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Methods for determining & increasing your company's valuation

I’ve been involved with the acquisition of more than 100 propane companies over the course of my 30-plus-year career. The question I get asked most often is, “What is my company worth?”

Use the Most Accurate Valuation Method

There are several ways to value a company. Consider the following:

  • Gallons sold method — This method has not been used for some time because not all gallons are equal. The margin on a residential gallon could be more than five times that of an “agricultural” gallon sold for crop drying or irrigation, which skews the level of gross profit contribution.
  • Asset value method — Although buyers will often run this calculation for tax and collateralization considerations, assets alone don’t translate to cash flow.
  • EBITDA method — EBITDA stands for earnings before interest, taxes, depreciation and amortization. This is the most accurate way to value a business and is the method most accepted by financing institutions.

Why the EBITDA Method Makes the Most Sense

EBITDA is simply your net income, plus adding back interest, taxes, depreciation and amortization. A seller’s EBITDA will be different than a buyer’s EBITDA calculation for a number of reasons. The most common examples are:

  • Normalizing the seller’s wages — As a seller, you have the flexibility of compensating yourself and others to whatever extent you desire, but a buyer will consider certain equity considerations with other comparable positions in the company. This will also factor into recasting the buyer’s adjusted EBITDA.
  • Running tank purchases through operating expenses — Larger companies will capitalize tank purchases as an asset on the balance sheet, as opposed to running them through operating expenses.
  • Non-recurring expenses — These could include any number of items, such as travel expenses or golf club memberships.
  • Recasting the insurance expenses (health, general/liability, etc.) — Buyers normally have to adjust the insurance plans of the seller to be consistent with plans that are already in place. This could result in a positive or negative adjustment, depending on what the seller has in place.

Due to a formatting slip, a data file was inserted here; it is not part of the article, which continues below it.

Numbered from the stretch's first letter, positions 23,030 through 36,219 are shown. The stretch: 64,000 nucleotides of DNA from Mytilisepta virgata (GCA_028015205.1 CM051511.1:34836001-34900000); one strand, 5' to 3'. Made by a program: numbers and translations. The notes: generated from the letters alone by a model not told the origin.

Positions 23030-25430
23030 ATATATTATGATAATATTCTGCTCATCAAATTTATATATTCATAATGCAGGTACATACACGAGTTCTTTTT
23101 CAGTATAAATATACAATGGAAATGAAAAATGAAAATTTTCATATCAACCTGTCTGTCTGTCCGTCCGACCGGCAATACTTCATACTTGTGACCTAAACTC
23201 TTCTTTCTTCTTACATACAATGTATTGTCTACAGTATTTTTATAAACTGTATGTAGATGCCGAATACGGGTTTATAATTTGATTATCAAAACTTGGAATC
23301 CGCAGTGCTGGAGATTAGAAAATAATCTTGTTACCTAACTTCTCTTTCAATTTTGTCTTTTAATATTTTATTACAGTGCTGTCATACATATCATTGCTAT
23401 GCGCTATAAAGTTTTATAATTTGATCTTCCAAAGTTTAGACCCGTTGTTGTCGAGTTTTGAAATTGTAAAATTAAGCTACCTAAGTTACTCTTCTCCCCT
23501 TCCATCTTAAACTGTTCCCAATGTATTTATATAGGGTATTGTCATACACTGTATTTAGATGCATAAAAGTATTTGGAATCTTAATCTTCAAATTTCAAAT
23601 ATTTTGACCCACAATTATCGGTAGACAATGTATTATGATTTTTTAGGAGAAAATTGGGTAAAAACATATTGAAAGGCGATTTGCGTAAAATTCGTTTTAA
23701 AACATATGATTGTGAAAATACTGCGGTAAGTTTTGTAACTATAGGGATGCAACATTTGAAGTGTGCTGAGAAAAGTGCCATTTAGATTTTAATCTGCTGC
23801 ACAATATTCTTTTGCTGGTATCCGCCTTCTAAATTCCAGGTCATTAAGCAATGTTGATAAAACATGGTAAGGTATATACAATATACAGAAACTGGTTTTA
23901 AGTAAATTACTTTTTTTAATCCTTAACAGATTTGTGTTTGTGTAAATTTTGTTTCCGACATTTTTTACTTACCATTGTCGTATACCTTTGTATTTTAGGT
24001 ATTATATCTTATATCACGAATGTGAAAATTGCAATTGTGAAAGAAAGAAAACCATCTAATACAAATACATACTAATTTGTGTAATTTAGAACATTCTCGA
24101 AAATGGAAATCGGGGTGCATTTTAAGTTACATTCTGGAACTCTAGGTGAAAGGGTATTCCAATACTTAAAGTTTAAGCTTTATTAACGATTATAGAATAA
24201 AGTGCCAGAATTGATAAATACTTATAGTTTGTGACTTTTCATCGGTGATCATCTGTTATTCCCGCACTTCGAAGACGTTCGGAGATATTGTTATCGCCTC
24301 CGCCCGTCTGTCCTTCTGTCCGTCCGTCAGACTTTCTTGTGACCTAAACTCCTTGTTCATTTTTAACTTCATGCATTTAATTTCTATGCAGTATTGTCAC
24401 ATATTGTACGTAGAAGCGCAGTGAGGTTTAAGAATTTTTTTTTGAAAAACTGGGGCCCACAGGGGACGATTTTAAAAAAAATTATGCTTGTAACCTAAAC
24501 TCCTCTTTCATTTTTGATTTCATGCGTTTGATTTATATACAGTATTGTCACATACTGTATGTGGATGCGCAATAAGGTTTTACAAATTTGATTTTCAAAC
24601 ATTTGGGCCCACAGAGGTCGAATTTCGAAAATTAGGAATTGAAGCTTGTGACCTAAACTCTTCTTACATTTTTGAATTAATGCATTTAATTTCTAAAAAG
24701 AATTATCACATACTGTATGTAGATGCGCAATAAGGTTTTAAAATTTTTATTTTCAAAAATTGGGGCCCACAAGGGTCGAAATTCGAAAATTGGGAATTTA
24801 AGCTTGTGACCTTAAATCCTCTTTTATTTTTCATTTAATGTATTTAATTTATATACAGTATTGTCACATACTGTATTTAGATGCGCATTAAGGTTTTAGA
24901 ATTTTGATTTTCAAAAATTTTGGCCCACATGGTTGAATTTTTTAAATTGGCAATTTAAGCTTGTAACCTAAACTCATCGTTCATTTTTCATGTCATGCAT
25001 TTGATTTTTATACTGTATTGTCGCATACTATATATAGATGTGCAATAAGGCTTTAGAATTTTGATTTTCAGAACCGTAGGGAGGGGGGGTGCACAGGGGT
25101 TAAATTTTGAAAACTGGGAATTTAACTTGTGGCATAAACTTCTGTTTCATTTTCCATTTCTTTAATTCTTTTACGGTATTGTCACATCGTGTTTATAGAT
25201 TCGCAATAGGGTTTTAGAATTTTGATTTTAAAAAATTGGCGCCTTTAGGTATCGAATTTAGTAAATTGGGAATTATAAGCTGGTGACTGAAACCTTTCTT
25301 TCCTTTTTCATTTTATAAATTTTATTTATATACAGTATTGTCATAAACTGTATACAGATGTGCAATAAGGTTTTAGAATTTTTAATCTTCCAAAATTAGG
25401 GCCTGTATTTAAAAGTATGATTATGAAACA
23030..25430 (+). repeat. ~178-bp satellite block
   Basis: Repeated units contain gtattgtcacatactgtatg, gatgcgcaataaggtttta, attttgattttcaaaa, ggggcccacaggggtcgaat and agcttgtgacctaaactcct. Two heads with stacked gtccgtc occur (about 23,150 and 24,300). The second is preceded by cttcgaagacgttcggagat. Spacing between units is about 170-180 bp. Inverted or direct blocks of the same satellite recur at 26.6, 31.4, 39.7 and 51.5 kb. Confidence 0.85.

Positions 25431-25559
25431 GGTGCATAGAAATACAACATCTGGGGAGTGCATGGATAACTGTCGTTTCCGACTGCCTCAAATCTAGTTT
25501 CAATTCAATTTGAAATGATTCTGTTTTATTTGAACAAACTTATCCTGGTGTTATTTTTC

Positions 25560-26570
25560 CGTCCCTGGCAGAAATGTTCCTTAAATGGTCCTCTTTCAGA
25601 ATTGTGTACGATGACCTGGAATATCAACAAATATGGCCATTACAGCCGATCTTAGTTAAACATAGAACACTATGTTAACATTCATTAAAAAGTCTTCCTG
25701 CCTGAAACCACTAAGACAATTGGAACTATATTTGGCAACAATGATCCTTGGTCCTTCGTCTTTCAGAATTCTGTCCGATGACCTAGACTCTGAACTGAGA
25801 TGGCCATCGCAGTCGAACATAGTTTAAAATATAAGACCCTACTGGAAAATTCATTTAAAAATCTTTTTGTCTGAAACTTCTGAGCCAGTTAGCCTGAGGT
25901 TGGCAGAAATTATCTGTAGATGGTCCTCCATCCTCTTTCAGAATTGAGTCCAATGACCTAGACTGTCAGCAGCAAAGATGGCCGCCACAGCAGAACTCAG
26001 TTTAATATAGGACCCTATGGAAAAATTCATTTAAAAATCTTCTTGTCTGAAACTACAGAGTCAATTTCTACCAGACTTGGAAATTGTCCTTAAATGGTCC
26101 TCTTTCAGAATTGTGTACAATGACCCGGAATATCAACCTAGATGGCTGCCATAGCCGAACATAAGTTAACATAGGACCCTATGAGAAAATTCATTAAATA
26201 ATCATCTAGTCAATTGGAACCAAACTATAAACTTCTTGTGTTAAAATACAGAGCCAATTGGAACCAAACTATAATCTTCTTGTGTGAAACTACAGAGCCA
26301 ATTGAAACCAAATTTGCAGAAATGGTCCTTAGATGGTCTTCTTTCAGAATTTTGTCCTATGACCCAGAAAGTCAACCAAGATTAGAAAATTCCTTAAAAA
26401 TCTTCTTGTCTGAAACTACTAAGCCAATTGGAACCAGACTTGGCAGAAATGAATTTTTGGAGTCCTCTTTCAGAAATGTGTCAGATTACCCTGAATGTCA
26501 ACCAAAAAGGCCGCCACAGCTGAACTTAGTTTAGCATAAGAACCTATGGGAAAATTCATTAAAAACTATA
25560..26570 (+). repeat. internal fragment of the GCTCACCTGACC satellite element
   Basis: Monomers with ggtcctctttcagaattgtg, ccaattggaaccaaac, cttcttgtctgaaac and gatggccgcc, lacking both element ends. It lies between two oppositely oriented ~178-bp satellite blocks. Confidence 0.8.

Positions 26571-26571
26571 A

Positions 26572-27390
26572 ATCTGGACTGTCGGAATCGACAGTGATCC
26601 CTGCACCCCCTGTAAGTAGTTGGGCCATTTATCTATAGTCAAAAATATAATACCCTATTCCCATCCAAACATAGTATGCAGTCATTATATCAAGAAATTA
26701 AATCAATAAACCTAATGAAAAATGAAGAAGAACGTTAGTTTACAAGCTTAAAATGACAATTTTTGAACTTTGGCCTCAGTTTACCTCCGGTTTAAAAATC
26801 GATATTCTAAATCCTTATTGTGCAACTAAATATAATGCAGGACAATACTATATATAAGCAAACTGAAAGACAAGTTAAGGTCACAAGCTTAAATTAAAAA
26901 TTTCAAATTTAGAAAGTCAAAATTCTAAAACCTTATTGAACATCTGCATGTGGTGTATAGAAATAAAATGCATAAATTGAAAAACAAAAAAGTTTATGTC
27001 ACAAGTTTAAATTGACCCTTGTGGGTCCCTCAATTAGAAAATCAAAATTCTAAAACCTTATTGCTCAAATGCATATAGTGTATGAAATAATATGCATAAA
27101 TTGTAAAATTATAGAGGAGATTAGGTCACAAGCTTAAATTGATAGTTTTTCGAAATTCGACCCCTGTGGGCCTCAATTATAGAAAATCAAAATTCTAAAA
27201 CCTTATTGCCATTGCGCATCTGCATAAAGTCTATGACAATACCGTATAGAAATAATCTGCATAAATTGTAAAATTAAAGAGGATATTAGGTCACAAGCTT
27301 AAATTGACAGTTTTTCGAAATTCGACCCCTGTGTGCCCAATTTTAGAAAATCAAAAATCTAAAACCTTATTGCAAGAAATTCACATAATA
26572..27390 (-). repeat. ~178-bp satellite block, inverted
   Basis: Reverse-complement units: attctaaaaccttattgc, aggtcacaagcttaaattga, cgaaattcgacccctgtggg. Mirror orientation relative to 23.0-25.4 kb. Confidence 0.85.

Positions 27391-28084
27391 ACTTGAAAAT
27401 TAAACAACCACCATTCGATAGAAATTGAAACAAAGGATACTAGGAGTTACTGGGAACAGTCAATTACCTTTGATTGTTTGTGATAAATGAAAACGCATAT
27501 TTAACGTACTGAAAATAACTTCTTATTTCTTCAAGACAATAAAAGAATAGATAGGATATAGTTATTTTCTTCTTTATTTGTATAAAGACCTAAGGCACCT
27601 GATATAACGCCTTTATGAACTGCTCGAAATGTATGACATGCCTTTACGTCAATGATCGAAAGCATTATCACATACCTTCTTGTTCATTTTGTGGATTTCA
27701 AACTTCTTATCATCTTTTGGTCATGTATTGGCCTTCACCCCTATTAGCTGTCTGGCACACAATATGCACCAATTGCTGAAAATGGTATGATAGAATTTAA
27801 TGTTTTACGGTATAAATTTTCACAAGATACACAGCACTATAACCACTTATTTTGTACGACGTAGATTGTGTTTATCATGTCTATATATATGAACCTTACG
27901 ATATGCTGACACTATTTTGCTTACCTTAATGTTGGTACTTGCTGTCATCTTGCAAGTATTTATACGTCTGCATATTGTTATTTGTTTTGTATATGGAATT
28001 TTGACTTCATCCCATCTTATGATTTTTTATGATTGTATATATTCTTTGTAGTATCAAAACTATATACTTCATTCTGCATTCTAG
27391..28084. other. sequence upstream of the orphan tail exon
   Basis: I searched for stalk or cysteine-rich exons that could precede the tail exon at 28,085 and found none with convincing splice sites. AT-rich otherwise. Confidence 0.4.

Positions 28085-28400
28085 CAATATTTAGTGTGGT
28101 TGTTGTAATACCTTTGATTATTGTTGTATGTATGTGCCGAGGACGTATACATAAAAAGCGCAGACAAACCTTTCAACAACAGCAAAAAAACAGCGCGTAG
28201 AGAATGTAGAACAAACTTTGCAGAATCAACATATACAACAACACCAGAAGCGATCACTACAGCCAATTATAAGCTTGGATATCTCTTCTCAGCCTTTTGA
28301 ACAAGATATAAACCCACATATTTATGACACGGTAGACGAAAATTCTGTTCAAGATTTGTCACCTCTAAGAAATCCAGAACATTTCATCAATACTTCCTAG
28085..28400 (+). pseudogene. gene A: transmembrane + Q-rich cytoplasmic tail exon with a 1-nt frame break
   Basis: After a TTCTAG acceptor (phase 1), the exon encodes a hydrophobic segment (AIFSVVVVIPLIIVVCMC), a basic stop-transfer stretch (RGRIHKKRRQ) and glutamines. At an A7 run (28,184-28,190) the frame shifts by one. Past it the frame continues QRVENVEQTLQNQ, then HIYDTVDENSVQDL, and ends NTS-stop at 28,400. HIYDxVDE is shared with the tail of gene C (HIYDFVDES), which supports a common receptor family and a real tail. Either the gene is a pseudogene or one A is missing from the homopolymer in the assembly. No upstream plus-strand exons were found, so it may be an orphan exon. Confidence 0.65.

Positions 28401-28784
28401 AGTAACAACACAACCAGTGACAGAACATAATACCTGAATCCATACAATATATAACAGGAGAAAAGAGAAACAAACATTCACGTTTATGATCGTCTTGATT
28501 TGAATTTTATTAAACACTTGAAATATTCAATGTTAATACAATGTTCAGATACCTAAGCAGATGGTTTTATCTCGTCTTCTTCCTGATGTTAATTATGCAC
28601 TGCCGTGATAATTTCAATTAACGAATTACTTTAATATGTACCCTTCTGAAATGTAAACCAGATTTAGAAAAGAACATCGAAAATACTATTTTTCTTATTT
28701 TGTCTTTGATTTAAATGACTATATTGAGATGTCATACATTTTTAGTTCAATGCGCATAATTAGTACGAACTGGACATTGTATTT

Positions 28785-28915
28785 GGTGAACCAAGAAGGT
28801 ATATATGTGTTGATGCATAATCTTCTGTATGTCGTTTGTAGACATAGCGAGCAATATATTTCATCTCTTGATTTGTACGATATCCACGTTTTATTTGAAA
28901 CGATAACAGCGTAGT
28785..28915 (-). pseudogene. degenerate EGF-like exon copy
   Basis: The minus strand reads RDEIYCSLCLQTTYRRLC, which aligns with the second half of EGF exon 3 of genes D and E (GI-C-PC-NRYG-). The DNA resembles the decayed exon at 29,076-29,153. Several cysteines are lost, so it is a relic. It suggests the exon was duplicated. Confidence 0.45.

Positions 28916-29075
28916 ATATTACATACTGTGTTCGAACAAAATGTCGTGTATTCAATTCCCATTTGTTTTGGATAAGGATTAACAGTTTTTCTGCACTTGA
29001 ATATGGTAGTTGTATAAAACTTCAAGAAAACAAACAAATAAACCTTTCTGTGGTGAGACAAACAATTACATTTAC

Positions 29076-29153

How Are ‘Multiples’ Calculated?

You may have heard a former owner say, “I got a 10X multiple when I sold my business.” The multiple analysis is the purchase price divided by the EBITDA, which translates into the number of years over which the buyer will pay back their initial investment. Remember that the seller’s EBITDA is often not the same as the buyer’s adjusted EBITDA.

Additional Ways to Increase Your Company’s Value

If you’re thinking about selling your business, addressing these value-drivers can increase the amount you are offered for your company at the time of the sale.

  • Tank control — Ensure you have more company-owned tanks than customer-owned tanks. Higher tank control is extremely important to a buyer due to the “stickiness” of the customer and the collateralization value of the tank asset. Also, be sure you have tank lease agreements signed by the customer for every company-owned tank.
  • The age of fleet — If you have an older fleet, the buyer will likely factor in the purchase of a new vehicle (or several), which will translate into a reduction in the purchase price. Make the necessary upgrades to your fleet. That investment will pay off.
  • Margin sustainability — This value driver is critical. Buyers want to know the business is stable. For instance, were you able to maintain your margins during the recent escalating cost of product? Even better, if you were able to achieve a small margin enhancement to offset annual increases in other operating expenses, that will be viewed favorably from a buyer’s standpoint.